The construction sector must “modernise or die”, according to a recent Government-commissioned review.
Britain’s construction industry faces “inexorable decline” unless radical steps are taken to address its longstanding problems, according to an independent review commissioned by two Government departments.
The Farmer Review of the UK Construction Labour Model highlights construction’s dysfunctional training model, its lack of innovation and collaboration as well as it’s non-existent research and development (R&D) culture.
Low productivity continues to hamper the sector, while recent high levels of cost inflation, driven by a shortage of workers, has stalled numerous housing schemes as they have become too expensive to build.
Led by Mark Farmer, chief executive of Cast, a real estate and construction consultancy, the hard-hitting report says we need to better align the needs of construction firms and the businesses who hire them.
“If you buy a new car, you expect it to have been built in a factory to exacting standards, to be delivered on time, to an agreed price and to a predetermined quality” said Farmer.
“This needs to happen more in construction, so that the investors, developers or building owners hiring construction firms increasingly dictate the use of modern methods of delivery and invest appropriately in the skills agenda to grow this part of the industry.
“There are more similarities between manufacturing and construction than many people are led to believe and this perception needs to change, starting in the housing market”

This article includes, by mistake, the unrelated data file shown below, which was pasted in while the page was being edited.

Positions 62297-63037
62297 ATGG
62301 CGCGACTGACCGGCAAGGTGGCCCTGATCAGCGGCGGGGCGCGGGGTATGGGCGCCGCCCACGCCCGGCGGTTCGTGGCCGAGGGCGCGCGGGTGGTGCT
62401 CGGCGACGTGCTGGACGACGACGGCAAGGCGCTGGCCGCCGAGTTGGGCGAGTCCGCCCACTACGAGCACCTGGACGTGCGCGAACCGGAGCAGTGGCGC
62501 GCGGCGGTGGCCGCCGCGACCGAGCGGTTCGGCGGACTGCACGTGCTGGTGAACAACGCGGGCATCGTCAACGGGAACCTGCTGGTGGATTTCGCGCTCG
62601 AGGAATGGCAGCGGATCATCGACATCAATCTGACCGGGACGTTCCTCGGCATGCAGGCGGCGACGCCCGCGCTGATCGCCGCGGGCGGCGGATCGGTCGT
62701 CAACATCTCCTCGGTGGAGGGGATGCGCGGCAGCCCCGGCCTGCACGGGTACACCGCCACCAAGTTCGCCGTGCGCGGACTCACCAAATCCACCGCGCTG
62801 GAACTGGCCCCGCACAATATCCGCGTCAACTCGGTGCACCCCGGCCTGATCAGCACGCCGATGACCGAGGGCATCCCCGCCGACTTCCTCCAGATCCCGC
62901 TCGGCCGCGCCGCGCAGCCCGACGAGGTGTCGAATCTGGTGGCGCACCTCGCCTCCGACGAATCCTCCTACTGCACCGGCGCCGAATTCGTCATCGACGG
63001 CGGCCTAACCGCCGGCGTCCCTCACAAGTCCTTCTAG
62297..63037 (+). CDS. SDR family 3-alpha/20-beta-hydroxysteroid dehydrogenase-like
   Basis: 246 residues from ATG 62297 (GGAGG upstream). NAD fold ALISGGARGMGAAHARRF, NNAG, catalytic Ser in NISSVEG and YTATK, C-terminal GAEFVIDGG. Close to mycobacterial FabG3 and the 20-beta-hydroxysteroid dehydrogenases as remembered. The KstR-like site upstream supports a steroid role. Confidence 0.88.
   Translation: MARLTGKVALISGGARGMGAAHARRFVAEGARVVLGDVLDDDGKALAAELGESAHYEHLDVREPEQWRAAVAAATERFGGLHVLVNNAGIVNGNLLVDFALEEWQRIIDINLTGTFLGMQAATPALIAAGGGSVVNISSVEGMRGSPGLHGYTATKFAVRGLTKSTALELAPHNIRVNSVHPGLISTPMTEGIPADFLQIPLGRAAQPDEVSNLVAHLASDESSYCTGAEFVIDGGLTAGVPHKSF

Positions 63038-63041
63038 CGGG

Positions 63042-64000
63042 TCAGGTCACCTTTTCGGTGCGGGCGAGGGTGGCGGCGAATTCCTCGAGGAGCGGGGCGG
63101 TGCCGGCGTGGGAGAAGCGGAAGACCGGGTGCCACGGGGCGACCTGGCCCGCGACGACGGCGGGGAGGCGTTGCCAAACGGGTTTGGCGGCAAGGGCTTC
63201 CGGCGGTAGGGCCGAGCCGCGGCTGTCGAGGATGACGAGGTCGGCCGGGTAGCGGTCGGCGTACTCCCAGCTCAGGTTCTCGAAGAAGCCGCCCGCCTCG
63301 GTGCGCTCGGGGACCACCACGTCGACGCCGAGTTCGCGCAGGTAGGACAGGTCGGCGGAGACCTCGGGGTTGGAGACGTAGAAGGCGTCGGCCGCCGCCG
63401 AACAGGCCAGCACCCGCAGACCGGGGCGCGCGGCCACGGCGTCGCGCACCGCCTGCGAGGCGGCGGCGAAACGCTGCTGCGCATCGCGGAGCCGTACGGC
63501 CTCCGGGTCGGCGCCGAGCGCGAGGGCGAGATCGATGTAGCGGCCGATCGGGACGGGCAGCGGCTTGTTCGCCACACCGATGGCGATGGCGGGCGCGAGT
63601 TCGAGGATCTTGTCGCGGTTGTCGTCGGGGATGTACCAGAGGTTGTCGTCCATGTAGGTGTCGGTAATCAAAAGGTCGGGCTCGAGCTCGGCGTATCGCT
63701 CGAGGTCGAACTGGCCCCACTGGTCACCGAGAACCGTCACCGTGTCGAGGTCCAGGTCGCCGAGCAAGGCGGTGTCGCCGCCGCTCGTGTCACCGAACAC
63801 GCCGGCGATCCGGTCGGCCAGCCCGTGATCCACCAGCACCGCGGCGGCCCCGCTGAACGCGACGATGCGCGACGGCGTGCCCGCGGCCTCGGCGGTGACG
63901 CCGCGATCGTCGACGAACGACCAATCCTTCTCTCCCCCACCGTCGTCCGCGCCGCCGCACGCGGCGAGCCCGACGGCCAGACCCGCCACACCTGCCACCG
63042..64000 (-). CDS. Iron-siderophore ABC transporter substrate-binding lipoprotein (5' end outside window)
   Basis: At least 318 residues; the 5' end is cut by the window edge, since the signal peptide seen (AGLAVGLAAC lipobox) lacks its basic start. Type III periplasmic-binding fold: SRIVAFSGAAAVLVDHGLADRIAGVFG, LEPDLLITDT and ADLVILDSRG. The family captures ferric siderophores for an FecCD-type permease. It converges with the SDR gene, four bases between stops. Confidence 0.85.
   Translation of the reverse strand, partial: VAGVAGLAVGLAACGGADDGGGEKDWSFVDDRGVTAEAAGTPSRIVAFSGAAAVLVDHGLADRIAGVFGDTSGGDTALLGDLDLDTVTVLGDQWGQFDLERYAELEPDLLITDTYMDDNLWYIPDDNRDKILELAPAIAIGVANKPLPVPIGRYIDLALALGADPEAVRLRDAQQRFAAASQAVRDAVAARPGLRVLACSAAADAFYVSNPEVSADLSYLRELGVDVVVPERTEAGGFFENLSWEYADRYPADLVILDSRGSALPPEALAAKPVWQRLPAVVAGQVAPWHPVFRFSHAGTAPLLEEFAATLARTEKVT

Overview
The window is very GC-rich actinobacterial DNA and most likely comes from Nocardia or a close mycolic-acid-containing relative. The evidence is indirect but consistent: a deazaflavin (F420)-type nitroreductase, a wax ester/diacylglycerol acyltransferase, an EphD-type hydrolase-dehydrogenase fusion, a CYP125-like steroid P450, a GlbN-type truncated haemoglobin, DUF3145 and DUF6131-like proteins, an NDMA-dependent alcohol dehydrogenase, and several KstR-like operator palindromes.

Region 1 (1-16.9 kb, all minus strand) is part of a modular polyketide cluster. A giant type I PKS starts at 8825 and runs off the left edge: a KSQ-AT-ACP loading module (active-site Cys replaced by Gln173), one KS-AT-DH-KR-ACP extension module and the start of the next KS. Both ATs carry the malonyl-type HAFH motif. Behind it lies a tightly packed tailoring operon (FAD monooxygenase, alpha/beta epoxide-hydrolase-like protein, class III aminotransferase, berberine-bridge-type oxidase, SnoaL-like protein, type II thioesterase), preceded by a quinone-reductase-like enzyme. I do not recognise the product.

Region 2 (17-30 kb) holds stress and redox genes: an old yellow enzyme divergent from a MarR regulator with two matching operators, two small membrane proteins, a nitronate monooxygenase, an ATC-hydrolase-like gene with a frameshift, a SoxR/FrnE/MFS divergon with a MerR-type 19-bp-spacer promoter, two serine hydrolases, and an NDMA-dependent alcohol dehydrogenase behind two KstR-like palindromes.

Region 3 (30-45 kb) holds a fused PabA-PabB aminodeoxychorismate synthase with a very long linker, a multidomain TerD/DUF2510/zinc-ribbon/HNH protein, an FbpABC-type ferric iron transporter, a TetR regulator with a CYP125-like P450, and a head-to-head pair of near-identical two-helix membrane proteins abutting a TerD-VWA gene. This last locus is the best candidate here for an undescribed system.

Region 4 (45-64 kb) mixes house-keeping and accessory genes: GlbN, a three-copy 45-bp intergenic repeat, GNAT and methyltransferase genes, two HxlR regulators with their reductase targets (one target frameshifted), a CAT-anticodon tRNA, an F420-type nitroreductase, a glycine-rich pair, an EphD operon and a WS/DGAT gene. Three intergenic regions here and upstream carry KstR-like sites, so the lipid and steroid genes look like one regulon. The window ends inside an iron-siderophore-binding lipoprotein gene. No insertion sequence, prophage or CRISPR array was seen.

One recommendation set out for the medium term is a “carrier bag charge” style behavioural deterrent scheme. This would levy a tax on businesses who buy construction work in a way that doesn’t support industry innovation or skills development.
Clients could face paying a suggested levy equal to 0.5 percent of a scheme’s construction cost but would have the ability to avoid paying this tax completely by commissioning construction in a more responsible way.
Farmer, a 25-year veteran of the industry, and former partner at EC Harris, said the industry needs to be far more joined-up with its clients in how it approaches R&D and skills. He also wants ministers to directly intervene in certain areas to ensure many of the issues identified are rectified.
Commissioned by the Department for Communities and Local Government and Department for Business, Energy and Industrial Strategy, Farmer has made 10 recommendations which include:
- Using the residential development sector as a pilot programme to drive forward the large scale use of pre-manufactured construction, for example, through off-site built or modular housing.
- A wholesale reform of the current Construction Industry Training Board (CITB) and its related levy system, including a new mandate to properly fund and drive forward both appropriate skills development and innovation to suit a modern progressive industry.
- Government to use its education, fiscal, housing and planning policy measures to initiate change and create the right conditions that will support the construction sector’s modernisation.
With more people leaving the industry each year than joining, the construction workforce is shrinking, placing increasingly severe constraints on its capacity to build housing and infrastructure.
Reliance on a fractured supply chain and self-employment also means there is little incentive for contractors to invest in long term training for the labour force.
The situation is exacerbated by the fact that many school leavers and graduates don’t view construction as an attractive career choice.
A YouGov poll earlier this year found that two-thirds of Britons wouldn’t consider a career in construction. If Brexit results in reduced migrant labour, the situation could be made even worse.
Crucially, it hasn’t raised its productivity in decades so urgently needs to explore ways to make the work less labour intensive, such as through offsite construction. This, in turn, could make a career in the sector more attractive for young people by moving the work from building sites to digitally enabled working in factories.